After 2 years of research and outreach through the Horizon Initiative, the Metropolitan Transportation Commission (MTC) has released the Draft Blueprint which serves as the “first draft” of Plan Bay Area 2050, our region’s blueprint for growth. The Blueprint weaves together strategies from the extensive research and outreach effort undertaken over the last few years to advance critical climate and equity goals. Greenbelt Alliance has been a leading advocate for a visionary Plan Bay Area since its inception.
As part of the Blueprint Phase of the Plan Bay Area Process, MTC has released 25 bold strategies to create a more resilient future for the Bay Area related to housing, transportation, the economy, and the environment. With infrastructure investments in walking, biking, and public transportation—as well as critical sea level protections designed to keep many Bay Area communities from flooding through 2050—the Draft Blueprint makes meaningful steps towards the adopted Plan Bay Area 2050 Vision.
Five Key Challenges
Building on the 25 strategies listed in the Draft Blueprint, MTC is looking for feedback and advice on 5 key challenge areas:
- Affordable housing
- Traffic congestion & transit crowding
- Emissions Reduction
- Jobs-housing imbalances
Here’s an example of what they’re looking for: the Draft Blueprint strategies result in a drop in CO2 emission levels per capita in 2035 (9% below 2005 levels), but are insufficient to curb them to state-mandated levels (19% below 2005 levels). Even with anticipated post-pandemic increased work-from-home policies, CO2 emission levels are forecasted to increase between 2035 and 2050, primarily due to assumed adoption of driverless vehicles that can potentially generate “zero occupant” mileage. MTC is looking for suggestions for how to meet greenhouse gas reduction goals.
On the Positive Side
Despite these challenges, the Draft Blueprint has some great, forward-looking policies we’d like to highlight:
Big Win for Urban Growth Boundaries
We’re pleased to see that the plan reflects the consensus around the region that growth should happen within existing cities and towns, leaving our hillsides, working farms, and open spaces to provide the many benefits of natural infrastructure. Plan Bay Area maintains urban growth boundaries around cities, and other existing environmental protections, to focus new growth within areas of existing development, close to transportation, services, and jobs to improve environmental impacts and quality of life.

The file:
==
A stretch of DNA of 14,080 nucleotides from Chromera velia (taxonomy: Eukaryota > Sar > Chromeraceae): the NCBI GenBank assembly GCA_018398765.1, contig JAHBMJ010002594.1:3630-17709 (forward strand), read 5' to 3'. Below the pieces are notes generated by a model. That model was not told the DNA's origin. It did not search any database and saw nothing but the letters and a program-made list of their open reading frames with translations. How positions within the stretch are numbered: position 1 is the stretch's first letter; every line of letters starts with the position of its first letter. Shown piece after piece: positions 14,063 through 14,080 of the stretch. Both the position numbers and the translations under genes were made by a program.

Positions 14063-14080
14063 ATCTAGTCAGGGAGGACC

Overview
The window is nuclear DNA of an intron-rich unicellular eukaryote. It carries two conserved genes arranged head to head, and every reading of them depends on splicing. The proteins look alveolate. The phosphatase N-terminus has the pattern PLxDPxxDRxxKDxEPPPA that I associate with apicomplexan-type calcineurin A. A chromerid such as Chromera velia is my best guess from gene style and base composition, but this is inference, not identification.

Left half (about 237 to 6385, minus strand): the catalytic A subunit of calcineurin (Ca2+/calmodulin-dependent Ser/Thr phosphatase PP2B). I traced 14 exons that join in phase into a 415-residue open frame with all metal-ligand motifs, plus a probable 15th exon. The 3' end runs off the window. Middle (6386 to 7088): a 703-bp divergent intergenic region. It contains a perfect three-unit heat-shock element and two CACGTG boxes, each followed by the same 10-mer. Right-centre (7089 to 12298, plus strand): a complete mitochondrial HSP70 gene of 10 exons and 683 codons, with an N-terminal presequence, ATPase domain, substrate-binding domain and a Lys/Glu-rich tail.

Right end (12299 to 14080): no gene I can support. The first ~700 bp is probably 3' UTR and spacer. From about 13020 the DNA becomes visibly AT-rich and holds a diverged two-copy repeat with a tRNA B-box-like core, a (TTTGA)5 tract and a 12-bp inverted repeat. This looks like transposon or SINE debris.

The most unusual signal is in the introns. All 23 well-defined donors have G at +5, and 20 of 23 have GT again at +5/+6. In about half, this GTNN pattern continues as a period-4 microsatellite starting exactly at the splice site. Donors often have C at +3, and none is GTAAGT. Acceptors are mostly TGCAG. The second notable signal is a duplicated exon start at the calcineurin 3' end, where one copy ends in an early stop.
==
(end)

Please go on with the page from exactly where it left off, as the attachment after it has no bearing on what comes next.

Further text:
Given the COVID-19 crisis, it is more important now than ever before to make sure everyone has a safe place to live. Plan Bay Area 2050 seeks to reduce barriers to housing near transit and in areas of high opportunity. Healthy places where people can walk and bike; communities with parks, shops, transportation options; homes that are affordable. All while defending the Bay Area’s natural and agricultural landscapes from sprawl development. Other strategies include reducing parking requirements, project review times, and impact fees for new housing in Transit-Rich and High-Resource Areas while providing projects that exceed inclusionary zoning minimums even greater benefits.
Adapting to Sea Level Rise
In the decade since the initial Plan Bay Area process commenced, we have a greater and more urgent understanding of the threats to our region due to climate change. We appreciate the increased focus on climate adaptation in Plan Bay Area—we need to act now to reduce our future risk. Plan Bay Area 2050 lays out a pathway to protect 98 percent of all Bay Area households that would be affected by two feet of sea level rise as well as major highways and roads.
Climate Resilient Buildings
Plan Bay Area 2050 seeks to adopt new building ordinances and incentivizes retrofits to bring existing buildings up to higher seismic, wildfire, water, and energy standards, providing means-based subsidies to offset impacts.
In order to create a more resilient future and pave the way for economic recovery post-COVID-19, we need to include more robust strategies around resilience. We cannot plan for the housing and jobs increase needed in our region without making sure our existing and future communities are safe from fires, earthquakes, and flooding. It is not enough to only protect shoreline communities from sea level rise, prioritizing “areas of low costs and high benefits and providing additional support to vulnerable populations.”
MTC is looking for feedback on the Final Blueprint strategies to inform further analysis. This is your chance to make sure our region is more equitable and resilient. Over the next month MTC will be hosting a series of digital workshops by region that you can attend to make your voice heard.
Now is your chance to provide input to help make the Bay Area more resilient! If you believe in creating a climate-resilient, inclusive Bay Area, sign up for one of the following workshops below:
- Alameda: Monday, July 27, 5:30 to 7:30 p.m.
- Contra Costa: Monday, July 20, 6:00 to 8:00 p.m.
- Marin: Saturday, July 18, 10:00 a.m. to 12:00 p.m.
- Napa: Wednesday, July 15, 5:30 to 7:30 p.m.
- San Francisco: Wednesday, July 29, 5:30 to 7:30 p.m.
- San Mateo: Wednesday, July 22, 5:30 to 7:30 p.m.
- Santa Clara: Wednesday, August 5, 11:30 a.m. to 1:30 p.m.
- Solano: Thursday, July 30, 5:30 to 7:30 p.m.
- Sonoma: Wednesday, August 5, 5:30 to 7:30 p.m.
For questions about the Plan Bay Area process, please contact Director of Special Projects, Zoe Siegel.
Photo: Robert Bye via Unsplash